Being taken off the hurdle, and brought within sight of the gallows, and the block whereon he was to be quartered, they shewed him these and other instruments of death, leading him between two great fires, the one prepared to burn his heart and bowels, the other to boil his head and quarters: and thinking the sight of these did somewhat terrify him, they promised him once more that none of them should touch him, if he would take the oath; but his christian courage made him persist in his resolution of dying in that quarrel.

Cadwallador would need every drop of that resolution when an artlessly executed hanging unintentionally left him quite sensible to experience the horrors of having his trunk ripped open to tear out organs that would feed those great fires. When “the unskilful executioner”

came to turn the ladder … [Cadwallador] said aloud five or six times, In manus tuas Domine commendo spiritum meum. Into thy hands, O Lord, I commend my spirit. And lastly, Domine accipe spiritum meum. Lord receive my spirit. He hunt very long, and in extraordinary pain, by reason that the knot, through the unskilfulness of the hangman, came to be directly under his chin, serving only to pain, and not to dispatch him.

Insomuch that when the people were persuaded that he was thoroughly dead, he put up his hand to the halter, as if he had either meant to shew how his case stood, or else to ease himself: but bethinking himself better, and perhaps a scruple coming into his head to concur to hasten his own death; he had scarce touched the halter, but that he presently pulled away his hand. And within the space of a Pater-noster after, he lifted up his hand again to make the sign of the cross; which made all the standers by much amazed; and some of the vulgar desirous to rid him of his pain, lifted him upwards by the legs twice or thrice, letting him fall again with a swag.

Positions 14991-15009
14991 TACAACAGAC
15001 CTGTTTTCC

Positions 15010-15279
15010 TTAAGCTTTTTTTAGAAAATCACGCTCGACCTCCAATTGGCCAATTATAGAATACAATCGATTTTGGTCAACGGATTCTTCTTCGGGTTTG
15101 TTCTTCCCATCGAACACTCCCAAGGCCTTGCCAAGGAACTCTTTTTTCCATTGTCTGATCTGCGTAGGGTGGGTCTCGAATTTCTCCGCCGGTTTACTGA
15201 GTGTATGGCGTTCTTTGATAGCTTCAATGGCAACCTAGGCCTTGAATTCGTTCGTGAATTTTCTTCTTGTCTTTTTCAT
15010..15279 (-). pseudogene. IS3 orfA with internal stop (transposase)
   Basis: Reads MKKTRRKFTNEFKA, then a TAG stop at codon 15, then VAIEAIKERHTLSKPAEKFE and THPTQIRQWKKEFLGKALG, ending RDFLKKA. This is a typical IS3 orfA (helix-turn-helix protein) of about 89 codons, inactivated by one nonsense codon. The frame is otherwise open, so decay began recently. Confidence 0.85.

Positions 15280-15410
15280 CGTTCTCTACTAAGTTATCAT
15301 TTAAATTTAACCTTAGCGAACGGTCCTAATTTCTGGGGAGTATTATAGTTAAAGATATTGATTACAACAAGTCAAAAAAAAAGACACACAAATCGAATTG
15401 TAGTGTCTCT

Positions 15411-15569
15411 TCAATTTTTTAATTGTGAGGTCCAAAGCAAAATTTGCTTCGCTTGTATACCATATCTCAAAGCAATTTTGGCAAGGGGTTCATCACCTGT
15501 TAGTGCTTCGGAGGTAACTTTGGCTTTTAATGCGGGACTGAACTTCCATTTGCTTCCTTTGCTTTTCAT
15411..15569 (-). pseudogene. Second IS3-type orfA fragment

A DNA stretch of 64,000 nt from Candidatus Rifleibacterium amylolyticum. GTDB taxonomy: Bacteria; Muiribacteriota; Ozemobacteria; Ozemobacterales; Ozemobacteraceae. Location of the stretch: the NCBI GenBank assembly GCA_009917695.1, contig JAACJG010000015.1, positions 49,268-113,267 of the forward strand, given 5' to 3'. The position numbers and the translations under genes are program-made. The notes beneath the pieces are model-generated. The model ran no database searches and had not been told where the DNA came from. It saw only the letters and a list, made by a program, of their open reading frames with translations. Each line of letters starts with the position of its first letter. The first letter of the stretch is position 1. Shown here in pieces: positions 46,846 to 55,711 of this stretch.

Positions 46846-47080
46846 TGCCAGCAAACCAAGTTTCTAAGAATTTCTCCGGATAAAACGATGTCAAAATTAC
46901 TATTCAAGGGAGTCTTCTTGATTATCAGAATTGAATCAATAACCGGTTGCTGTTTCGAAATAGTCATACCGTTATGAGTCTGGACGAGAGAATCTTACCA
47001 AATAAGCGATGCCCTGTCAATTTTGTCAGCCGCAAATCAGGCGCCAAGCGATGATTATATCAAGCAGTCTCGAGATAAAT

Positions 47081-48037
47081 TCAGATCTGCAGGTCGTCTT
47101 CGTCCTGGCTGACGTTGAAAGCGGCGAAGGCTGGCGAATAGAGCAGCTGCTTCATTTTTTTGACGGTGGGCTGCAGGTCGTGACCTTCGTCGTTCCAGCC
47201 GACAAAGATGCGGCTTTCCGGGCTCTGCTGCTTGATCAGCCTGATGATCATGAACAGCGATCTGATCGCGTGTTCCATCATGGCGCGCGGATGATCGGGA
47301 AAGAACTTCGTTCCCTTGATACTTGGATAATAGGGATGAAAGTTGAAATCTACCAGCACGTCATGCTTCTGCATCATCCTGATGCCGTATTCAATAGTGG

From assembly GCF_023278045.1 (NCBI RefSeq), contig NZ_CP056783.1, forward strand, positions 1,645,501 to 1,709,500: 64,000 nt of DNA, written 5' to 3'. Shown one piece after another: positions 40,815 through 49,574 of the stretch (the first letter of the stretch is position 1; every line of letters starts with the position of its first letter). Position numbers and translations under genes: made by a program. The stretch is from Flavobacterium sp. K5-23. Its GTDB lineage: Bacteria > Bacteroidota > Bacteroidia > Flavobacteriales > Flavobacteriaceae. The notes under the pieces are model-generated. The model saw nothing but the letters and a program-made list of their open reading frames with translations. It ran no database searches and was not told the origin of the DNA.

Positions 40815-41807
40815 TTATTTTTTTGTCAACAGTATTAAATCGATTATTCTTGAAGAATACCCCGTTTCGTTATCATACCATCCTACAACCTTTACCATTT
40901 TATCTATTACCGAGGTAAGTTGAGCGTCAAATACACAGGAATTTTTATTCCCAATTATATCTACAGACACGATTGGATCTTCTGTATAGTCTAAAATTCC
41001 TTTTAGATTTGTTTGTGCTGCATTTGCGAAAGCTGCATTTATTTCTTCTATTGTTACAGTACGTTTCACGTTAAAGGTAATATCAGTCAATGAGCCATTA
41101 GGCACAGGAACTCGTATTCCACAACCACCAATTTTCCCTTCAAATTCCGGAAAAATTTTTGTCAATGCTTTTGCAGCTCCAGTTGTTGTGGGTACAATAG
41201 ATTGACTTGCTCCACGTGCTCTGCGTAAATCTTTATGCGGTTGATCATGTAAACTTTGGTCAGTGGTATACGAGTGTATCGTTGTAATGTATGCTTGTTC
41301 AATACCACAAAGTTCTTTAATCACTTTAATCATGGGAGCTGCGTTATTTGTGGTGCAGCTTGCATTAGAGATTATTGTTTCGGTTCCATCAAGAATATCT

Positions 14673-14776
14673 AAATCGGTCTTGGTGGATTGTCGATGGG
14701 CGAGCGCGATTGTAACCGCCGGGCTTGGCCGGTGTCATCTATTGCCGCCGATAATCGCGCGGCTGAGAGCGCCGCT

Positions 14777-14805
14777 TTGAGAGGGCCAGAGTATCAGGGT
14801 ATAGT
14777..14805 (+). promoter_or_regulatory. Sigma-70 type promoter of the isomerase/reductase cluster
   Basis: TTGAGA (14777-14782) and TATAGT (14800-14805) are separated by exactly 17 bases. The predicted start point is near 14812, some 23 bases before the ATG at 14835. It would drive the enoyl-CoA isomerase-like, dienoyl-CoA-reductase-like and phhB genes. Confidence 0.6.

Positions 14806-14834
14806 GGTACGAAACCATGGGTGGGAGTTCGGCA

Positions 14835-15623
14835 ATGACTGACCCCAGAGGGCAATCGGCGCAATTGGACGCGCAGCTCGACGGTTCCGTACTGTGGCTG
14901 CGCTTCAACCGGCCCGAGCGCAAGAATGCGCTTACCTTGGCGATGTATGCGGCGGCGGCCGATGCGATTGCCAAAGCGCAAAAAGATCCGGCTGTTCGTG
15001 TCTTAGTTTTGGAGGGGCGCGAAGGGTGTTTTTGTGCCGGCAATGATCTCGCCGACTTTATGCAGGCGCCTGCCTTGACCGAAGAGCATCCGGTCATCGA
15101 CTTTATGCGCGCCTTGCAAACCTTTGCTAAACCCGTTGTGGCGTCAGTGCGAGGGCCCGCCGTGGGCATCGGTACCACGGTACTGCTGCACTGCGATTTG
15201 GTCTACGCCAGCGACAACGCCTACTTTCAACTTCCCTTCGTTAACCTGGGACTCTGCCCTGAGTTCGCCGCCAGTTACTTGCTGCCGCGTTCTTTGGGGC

Then after a little rest, when they thought him quite dead, he was cut down: but when he was brought to the block to be quartered, before the bloody butcher could pull off his doublet, he revived and began to breathe; which the multitude perceiving began to murmur; which made the under-sheriff cry out to the executioner to hasten: but before they had stripped him naked he was come to a very perfect breathing.

It was long after they had opened him before they could find his heart, which, notwithstanding, panted in their hands when it was pulled out.

As soon as the head was cut off, one of the sheriff’s men lifted it up on the point of a halbert, expecting the applause of the people, who made no sign that the fact was pleasing to them. Nay, they that were present were struck at the sight, and said, this priest’s behaviour and death would give great confirmation to all the papists of Herefordshire: which saying fell out to be true; for it ministered to them great courage and comfort.

Cadwallador was beatified in 1987.

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1610: Blessed George Napier

1 comment November 9th, 2010 Headsman

On this date in 1610, the Catholic priest George Napier (or Napper, or Nappier) was hanged, drawn, and quartered at Oxford, having said Mass that very morning.


From here, attributed to Richard Challoner‘s Memoirs of Missionary Priests.

A son of Oxford himself who went abroad to France for ordination in his outlawed faith, Napier cut a fairly typical martyrology for the Catholic clergy. He was caught red-handed with the implements of the Roman church, refused to avow the supremacy of the English crown, and aggravated his offense by converting a fellow-prisoner to Catholicism.

This unfortunate has made headlines recently around the fourth centennial of his martyrdom, for which occasion a pilgrimage of Catholic faithful unveiled a plaque in Nappier’s honor at Oxford Castle.


Archbishop Bernard Longley blessing on Oct. 23, 2010 the marker honoring George Napier. Images on this page (cc) Joseph Shaw.

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1610: Francois Ravaillac, because Paris was worth more than a mass

7 comments May 27th, 2008 Headsman

On this date in 1610, the fanatical Catholic who assassinated Henri IV of France was ripped apart on the Place de Greve.

The road to this man’s calvary begins long before his infamous crime, even long before the birth of his illustrious victim.

The Protestant Reformation — so richly represented in the executioner’s annals — had fractured France in the 16th century.

After decades of voluptuously indecisive Catholic-versus-Hugeunot slaughter, matters had finally been settled by the man upon whom French absolutism would erect its (ill-fated) edifice.

Henri IV, the first Bourbon monarch and a Huguenot, had unified the country by the sword, capped by his memorably politic conversion to Catholicism in 1593 to win over the holdout capital of Paris — the occasion of his understated declaration that “Paris is worth a mass”.